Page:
The lovely silk Hermes scarf she'd seen hidden behind his clothes in the back of the closet wasn't meant for her after all.
The cast iron pan in which she was preparing his breakfast eggs produced a satisfying wet cracking sound as the metal met the bone. It's amazing how fragile the human body is.
Living in isolation, without visitors or close friends, has its advantages. No one ever comes by unexpectedly. She took her time to clean and prepare.
Sarah had put the overpriced mountain bike he bought for his "health" on the bed of the truck. Tomorrow she'd drive a few miles up the winding mountain road to dump it in one of the many steep ravines.
Then she'd visit the police station to report that her husband hadn't returned from a bike tour. Poor Paul. He must have had an accident out there in the wilderness. Riding downhill at breakneck speed, pedaling furiously to outrun his midlife crisis. Animals must've dragged his body away.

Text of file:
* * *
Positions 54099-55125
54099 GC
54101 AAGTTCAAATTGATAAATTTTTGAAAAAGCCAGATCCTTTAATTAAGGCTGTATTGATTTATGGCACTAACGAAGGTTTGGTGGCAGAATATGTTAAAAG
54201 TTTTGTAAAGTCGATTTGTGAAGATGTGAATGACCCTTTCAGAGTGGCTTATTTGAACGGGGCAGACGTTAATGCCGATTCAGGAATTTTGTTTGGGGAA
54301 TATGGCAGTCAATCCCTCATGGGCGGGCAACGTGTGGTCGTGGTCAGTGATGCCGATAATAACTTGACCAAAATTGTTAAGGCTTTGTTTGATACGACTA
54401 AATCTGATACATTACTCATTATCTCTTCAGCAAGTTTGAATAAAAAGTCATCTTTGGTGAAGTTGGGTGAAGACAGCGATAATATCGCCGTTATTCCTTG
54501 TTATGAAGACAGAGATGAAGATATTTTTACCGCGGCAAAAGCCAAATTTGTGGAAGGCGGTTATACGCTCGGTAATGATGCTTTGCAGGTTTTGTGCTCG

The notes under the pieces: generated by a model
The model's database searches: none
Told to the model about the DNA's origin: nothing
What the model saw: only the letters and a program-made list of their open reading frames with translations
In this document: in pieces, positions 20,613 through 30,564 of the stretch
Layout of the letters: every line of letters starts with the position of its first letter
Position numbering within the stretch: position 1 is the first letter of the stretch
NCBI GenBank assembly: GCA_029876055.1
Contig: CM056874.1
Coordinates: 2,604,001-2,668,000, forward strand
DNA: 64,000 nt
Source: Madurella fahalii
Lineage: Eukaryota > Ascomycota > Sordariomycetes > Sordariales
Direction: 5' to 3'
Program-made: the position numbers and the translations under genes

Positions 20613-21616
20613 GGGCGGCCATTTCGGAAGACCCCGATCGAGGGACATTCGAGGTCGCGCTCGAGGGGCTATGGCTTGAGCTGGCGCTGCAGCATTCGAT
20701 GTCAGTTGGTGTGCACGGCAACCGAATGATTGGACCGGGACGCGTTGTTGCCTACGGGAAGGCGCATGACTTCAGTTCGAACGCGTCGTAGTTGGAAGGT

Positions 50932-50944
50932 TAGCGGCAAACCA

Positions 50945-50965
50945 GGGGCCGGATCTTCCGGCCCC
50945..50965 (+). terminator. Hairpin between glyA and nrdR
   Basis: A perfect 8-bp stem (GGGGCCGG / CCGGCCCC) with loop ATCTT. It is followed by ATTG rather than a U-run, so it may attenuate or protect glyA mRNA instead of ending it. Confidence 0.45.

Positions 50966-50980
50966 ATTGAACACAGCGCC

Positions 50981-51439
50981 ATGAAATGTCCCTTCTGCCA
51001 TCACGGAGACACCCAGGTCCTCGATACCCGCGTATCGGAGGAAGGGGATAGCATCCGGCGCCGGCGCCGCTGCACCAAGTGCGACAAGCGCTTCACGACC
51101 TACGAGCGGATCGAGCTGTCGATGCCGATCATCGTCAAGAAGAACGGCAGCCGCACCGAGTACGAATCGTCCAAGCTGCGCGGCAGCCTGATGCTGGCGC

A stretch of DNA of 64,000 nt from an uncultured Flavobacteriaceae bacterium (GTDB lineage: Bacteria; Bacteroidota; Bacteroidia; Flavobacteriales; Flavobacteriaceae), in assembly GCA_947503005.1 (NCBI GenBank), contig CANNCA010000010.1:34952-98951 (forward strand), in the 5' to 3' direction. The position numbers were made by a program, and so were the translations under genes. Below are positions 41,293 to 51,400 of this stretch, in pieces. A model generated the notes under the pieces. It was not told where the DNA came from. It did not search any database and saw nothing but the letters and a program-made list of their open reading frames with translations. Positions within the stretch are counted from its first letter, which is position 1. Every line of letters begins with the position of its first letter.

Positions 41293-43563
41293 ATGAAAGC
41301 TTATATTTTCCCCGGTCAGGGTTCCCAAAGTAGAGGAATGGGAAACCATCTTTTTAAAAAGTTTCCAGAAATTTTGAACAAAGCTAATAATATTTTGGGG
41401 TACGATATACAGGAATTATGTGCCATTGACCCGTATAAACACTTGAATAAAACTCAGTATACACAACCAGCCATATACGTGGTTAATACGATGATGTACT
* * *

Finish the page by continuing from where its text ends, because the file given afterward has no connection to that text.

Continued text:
When the investigation was over she’d finally start working on her own dreams. It was her time at last. Now she no longer needed the money, she'd cut back on the hours she worked. She could turn the barn into a seminar center, organize retreats for women who needed time off and look into fostering.
She'd create her own family. She'd call Millie. Fill the house with people, laughter and noise. It would be different from the family Sarah had imagined when she was young, but it would be just as beautiful.
She took a deep breath and let it out with a sigh of relief. All the sounds had finally died away. Only in the distance, she could hear Millie hooting.
The night was peaceful.
About the Creator
Woman in IT, Natural Scientist, Life Coach, Speaker, Podcaster, Writer, Founder
Host of the “Women in Technology Spotlight” https://bit.ly/3rXvHvG
Creator of "The Queen Bee Hive" https://thequeenbeehive.net/en/